Just as different species of pollinators differ in the degree to which their diversity and populations have declined, the causes that underlie decline vary widely. Some mortality is particularly important in a narrow range of pollinators; in managed pollination systems, there is clear evidence of reductions in pollinator numbers caused by introduced parasites and pathogens. The evidence indicates that these agents of mortality also could operate in wild pollinator declines. Other causes of mortality affect a cross-section of pollinators (albeit to different extents); habitat degradation and habitat loss, in their many manifestations, have contributed to declines in many vertebrate and invertebrate pollinators.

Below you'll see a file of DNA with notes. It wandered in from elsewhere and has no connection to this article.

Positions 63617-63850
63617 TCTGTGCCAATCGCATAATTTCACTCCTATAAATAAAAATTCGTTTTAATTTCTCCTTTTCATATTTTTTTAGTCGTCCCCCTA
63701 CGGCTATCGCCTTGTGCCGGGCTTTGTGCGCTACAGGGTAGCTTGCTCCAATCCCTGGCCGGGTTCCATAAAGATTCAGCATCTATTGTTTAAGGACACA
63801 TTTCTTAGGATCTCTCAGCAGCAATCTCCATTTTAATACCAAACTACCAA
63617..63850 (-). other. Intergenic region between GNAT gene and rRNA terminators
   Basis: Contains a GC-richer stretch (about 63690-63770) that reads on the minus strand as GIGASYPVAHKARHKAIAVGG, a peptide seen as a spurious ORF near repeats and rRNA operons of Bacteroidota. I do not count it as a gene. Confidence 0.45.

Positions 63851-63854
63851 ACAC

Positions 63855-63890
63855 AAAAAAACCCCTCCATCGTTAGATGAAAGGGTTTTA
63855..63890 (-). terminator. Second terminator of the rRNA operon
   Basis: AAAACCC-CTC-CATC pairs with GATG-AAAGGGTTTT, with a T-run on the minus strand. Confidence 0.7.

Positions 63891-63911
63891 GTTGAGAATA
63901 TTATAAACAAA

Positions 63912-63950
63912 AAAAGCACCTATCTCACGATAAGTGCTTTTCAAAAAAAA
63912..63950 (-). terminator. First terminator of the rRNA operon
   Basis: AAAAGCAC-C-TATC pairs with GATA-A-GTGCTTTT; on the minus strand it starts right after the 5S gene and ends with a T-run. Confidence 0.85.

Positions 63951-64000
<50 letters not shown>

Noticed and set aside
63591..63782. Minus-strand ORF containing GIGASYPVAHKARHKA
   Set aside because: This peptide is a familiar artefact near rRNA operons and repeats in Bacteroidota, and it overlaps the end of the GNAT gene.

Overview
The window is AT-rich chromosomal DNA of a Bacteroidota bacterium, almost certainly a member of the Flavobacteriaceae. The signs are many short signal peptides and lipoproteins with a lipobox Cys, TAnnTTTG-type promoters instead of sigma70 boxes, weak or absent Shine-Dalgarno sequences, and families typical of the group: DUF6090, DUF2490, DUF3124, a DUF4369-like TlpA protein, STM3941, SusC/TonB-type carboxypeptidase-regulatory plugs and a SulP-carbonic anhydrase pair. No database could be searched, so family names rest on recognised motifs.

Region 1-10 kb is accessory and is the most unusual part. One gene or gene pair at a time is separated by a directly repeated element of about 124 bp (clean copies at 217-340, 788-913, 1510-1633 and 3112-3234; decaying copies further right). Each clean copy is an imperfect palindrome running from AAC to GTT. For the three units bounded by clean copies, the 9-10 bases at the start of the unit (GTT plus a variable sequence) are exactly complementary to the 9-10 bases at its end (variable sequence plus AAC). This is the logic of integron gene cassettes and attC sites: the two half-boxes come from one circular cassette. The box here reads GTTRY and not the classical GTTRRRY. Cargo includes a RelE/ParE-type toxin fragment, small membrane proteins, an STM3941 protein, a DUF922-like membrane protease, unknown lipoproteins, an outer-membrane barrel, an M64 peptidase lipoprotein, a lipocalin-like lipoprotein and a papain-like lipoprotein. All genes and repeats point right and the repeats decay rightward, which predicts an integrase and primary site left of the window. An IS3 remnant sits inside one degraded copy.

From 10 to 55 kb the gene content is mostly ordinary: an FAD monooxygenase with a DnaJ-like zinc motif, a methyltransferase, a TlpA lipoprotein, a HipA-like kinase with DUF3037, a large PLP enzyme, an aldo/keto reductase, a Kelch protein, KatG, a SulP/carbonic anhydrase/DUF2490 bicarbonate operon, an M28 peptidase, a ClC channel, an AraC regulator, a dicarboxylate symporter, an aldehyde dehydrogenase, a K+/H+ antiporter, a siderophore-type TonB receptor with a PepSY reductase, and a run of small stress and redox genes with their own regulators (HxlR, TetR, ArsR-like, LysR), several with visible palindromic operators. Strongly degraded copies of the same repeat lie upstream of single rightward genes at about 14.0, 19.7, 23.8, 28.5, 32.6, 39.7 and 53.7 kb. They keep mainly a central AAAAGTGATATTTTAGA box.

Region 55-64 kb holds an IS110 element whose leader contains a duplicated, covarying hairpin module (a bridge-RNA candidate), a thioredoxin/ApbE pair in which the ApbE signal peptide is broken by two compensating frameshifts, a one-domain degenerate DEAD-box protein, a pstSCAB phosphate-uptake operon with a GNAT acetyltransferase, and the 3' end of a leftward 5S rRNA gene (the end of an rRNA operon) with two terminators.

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3 Causes of Pollinator Declines and Potential Threats ."
Status of Pollinators in North America . Washington, DC: The National Academies Press,
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